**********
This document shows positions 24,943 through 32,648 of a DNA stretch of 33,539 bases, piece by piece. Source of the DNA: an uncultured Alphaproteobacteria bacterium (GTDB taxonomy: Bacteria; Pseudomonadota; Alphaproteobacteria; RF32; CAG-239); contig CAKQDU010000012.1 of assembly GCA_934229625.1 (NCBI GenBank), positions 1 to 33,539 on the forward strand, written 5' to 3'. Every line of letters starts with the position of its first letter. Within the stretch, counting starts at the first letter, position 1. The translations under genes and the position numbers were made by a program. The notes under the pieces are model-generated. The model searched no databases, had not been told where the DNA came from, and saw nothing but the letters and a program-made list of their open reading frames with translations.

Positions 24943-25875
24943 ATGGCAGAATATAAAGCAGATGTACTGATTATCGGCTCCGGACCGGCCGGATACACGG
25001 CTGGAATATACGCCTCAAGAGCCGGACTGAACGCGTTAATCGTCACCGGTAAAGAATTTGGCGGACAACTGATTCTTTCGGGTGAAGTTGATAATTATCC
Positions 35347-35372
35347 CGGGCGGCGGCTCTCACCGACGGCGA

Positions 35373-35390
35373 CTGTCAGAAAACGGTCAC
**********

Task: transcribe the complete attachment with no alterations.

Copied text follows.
This document shows positions 24,943 through 32,648 of a DNA stretch of 33,539 bases, piece by piece. Source of the DNA: an uncultured Alphaproteobacteria bacterium (GTDB taxonomy: Bacteria; Pseudomonadota; Alphaproteobacteria; RF32; CAG-239); contig CAKQDU010000012.1 of assembly GCA_934229625.1 (NCBI GenBank), positions 1 to 33,539 on the forward strand, written 5' to 3'. Every line of letters starts with the position of its first letter. Within the stretch, counting starts at the first letter, position 1. The translations under genes and the position numbers were made by a program. The notes under the pieces are model-generated. The model searched no databases, had not been told where the DNA came from, and saw nothing but the letters and a program-made list of their open reading frames with translations.

Positions 24943-25875
24943 ATGGCAGAATATAAAGCAGATGTACTGATTATCGGCTCCGGACCGGCCGGATACACGG
25001 CTGGAATATACGCCTCAAGAGCCGGACTGAACGCGTTAATCGTCACCGGTAAAGAATTTGGCGGACAACTGATTCTTTCGGGTGAAGTTGATAATTATCC
Positions 35347-35372
35347 CGGGCGGCGGCTCTCACCGACGGCGA

Positions 35373-35390
35373 CTGTCAGAAAACGGTCAC